An independent review of a Garda investigation into the violent death of Fr Niall Molloy 30 years ago has recommended against any further inquiry.

The examination by Dominic McGinn SC said this was despite “extremely unusual” and “quite disturbing” aspects to the death of the 52-year-old priest at the home of Richard and Therese Flynn in Clara, Co Offaly, on July 8, 1985.

Mr Flynn was subsequently charged with manslaughter and assault but, at his trial in June 1986, the jury was directed to find him not guilty.

Mr McGinn was tasked by the Department of Justice with reviewing the Garda Serious Crime Review Team (SCRT) examination of the original Garda investigation.

Mr McGinn concluded that, given the passage of time, the death of pertinent witnesses, and the reluctance of others to give evidence, it was unlikely that any further inquiry would have a reasonable prospect of establishing the truth.

“Certainly there are extremely unusual, if not unique, features about this case,” said Mr McGinn.

“Many of these are quite disturbing and merited an in-depth analysis.”

Mr McGinn’s report said:

  • There was an “unexplained” and “significant delay” in alerting authorities to the priest’s injuries;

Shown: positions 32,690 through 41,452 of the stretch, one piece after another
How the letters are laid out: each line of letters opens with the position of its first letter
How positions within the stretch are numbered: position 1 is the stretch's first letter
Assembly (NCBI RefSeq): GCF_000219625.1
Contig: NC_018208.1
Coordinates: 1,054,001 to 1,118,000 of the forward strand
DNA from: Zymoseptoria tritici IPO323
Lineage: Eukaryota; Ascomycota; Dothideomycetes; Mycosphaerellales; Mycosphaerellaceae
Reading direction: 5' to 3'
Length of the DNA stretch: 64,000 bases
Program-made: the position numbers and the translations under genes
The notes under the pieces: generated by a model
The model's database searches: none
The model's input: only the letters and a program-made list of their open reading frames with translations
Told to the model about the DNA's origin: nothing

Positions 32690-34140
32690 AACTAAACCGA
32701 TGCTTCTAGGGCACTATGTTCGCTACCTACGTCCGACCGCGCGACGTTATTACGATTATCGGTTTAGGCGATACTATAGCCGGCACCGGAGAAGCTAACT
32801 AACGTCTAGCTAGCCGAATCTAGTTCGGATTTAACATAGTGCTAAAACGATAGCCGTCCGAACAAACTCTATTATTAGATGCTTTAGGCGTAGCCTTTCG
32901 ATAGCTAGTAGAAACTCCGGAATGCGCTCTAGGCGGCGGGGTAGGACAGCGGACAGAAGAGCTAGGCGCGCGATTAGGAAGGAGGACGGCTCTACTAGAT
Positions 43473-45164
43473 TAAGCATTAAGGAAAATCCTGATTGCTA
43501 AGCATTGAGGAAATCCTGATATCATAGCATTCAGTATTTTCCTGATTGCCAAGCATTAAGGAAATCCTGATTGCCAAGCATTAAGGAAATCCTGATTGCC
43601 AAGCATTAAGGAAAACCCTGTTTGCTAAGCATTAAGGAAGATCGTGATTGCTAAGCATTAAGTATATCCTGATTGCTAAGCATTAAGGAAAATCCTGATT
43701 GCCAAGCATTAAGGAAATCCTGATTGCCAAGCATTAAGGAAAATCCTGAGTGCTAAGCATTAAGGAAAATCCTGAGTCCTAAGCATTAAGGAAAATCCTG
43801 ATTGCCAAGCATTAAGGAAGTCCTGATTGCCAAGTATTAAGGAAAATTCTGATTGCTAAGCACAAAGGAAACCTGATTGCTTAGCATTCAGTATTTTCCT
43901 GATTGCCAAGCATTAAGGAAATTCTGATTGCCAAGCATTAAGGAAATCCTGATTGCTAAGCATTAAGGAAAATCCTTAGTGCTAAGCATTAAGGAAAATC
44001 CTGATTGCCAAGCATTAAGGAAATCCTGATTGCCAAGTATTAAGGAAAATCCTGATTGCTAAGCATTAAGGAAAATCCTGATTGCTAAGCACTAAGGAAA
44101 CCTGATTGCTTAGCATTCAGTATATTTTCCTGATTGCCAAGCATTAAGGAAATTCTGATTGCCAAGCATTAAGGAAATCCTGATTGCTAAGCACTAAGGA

• That the “calm attitude” of Mr Flynn to the “violent death of a family friend” in his house was a feature that many would find “inexplicable”;
  • Regarding the Flynn family, he said “undoubtedly at least one of them knew who was responsible” for Fr Molloy’s death;
  • In light of confessions by Mr Flynn to inflicting violence on Fr Molloy, the directed acquittal of Mr Flynn at his trial was “extraordinary”;
  • That while much of the criticism was levelled at the trial judge, his decision was at least “partially attributable” to concessions made by State pathologist John Harbison;
  • In spite of friendships the Flynns had with politicians at the highest level, there was no evidence that these connections were used.

Mr McGinn concluded that, having looked at the material in the SCRT report, “if is difficult to envisage how any further inquiry could have a reasonable prospect of establishing the truth about the issues raised”.

He said this was due to the passage of time, the death of key witnesses, and the “reluctance of others voluntarily to give evidence”.

Therefore, he said, a further inquiry was not warranted.

Justice Minister Frances Fitzgerald said she accepted this recommendation.

Mr McGinn said that Fr Molloy’s family had “a completely reasonable sense of injustice”.

The priest’s nephew, Bill Maher, said the report was ultimately “disappointing” but was “quite detailed”.

“He still says that certain aspects of it warrant inquiries,” said Mr Maher.

“His main conclusion seems to be that people have died and people are unwilling to speak. If the commission [of inquiry] had been set up, which is what we’d sought all along, people would have been compelled to give evidence. There are a few people dead but there are a lot of people alive.”

Garda Commissioner Noirín O’Sullivan said that if new evidence came to light “it will be pursued”, but added: “It’s only fair to say at this moment it’s probably not right to hold out hope 30 years later.”